The ‘Spanish Masters from the Hermitage. The world of El Greco, Ribera, Zurbarán, Velázquez, Murillo & Goya’ exhibition can be admired in the Hermitage until 29 May. This exhibition draws attention to the broader context of painting in the Spanish Golden Century (second half of the sixteenth and the seventeenth century) and the echoes and continuation in subsequent centuries.
Spanish masterpieces were created during the reign of Philip II, the absolute monarch of a colonial empire who enforced strict rules for Catholic paintings. The period that followed was dominated by artists including Francisco de Zurbáran, also known as the Spanish Caravaggio.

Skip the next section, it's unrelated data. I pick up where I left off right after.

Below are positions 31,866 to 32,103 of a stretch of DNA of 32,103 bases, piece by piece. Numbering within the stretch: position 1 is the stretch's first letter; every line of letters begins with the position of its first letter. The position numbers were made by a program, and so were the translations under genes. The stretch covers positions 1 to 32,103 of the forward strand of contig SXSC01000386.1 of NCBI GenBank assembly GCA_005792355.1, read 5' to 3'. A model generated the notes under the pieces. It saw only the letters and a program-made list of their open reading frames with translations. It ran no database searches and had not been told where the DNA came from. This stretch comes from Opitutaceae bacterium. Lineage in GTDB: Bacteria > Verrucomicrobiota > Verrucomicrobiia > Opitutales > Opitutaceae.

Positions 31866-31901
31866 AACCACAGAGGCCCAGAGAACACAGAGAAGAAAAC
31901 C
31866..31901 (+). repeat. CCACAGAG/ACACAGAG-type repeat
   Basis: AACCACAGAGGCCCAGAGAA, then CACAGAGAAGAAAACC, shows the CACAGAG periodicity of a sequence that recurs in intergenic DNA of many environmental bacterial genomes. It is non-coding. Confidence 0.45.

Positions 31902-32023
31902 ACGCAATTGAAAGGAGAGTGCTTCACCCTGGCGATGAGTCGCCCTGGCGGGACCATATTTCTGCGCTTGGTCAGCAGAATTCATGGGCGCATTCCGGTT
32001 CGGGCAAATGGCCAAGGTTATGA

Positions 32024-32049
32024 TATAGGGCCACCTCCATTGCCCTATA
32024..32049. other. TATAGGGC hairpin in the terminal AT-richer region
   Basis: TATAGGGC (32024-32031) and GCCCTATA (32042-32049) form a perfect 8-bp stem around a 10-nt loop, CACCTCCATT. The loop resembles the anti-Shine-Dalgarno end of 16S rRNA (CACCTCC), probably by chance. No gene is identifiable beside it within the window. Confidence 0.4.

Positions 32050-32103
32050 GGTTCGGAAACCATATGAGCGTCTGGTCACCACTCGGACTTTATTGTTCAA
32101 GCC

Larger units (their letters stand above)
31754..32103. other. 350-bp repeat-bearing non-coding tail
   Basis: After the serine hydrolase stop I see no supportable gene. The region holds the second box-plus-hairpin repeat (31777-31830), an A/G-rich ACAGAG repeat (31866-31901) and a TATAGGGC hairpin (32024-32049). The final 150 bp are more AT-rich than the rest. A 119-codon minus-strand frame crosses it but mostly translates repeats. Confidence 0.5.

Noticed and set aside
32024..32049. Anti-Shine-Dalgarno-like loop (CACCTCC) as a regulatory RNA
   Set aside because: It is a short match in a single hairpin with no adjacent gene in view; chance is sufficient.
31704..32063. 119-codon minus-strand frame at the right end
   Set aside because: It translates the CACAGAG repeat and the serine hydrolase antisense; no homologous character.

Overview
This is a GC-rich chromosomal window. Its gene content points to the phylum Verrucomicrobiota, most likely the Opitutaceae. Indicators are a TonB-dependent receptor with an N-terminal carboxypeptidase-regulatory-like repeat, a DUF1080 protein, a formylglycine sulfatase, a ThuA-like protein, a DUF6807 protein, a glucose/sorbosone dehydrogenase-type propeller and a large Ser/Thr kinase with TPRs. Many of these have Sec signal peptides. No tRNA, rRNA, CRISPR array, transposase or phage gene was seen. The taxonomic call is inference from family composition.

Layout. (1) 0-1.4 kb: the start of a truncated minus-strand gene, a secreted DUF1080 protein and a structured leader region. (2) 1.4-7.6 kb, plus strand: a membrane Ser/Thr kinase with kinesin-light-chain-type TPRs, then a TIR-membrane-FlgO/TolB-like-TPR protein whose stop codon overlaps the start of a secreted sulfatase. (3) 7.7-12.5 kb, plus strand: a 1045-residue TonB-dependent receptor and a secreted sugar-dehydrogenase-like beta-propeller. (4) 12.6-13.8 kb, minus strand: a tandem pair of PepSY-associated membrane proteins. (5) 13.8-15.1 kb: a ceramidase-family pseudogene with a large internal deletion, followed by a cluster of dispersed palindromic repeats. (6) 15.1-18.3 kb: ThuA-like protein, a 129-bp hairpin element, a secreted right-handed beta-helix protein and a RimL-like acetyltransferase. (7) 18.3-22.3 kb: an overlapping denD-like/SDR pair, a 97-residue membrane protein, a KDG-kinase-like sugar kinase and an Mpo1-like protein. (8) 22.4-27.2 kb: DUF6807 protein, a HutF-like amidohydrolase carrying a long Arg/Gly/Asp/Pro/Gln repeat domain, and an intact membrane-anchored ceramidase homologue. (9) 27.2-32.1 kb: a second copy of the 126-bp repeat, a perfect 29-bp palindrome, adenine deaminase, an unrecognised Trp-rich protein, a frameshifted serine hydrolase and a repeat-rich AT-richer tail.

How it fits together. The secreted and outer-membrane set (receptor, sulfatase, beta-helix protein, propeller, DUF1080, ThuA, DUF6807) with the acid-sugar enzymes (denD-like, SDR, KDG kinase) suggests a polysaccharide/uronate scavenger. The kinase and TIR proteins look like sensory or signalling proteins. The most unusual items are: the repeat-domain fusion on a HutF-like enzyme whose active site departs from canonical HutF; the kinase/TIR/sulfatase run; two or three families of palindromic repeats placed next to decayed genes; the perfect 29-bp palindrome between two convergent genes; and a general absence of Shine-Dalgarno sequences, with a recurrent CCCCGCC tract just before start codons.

A great many aspects of Spanish history are highlighted in this collection, such as the horrors of Napoleon’s conquest in 1808, bullfighting and Mediterranean pub life. The variation of the exhibition is also expressed in the alternation of Spanish painting styles: Baroque, Rococo, dramatic realism and spiritual minimalism.
Lush forestry and the most beautiful terrace in all of Amsterdam make this botanical garden a favourite hangout with both locals and tourists. Built as a medicinal garden to provide doctors with herbs in the 17th century, it still contains a marvellous collection of those. And then you can also wander trough a colonial glasshouse filled with exotic palms, sit in the sun besides waving bamboo, explore a dessert or a rainforest and then feast on something completely organic at that wonderful terrace.
The terrace in the botanical garden is a favorite spot for both locals and tourists
Chilled by winter or general human coldness? The tropical temperatures in the three-climate glasshouse are sure to warm you straight to your core. A big breath of that oxygen abundant atmosphere will do the rest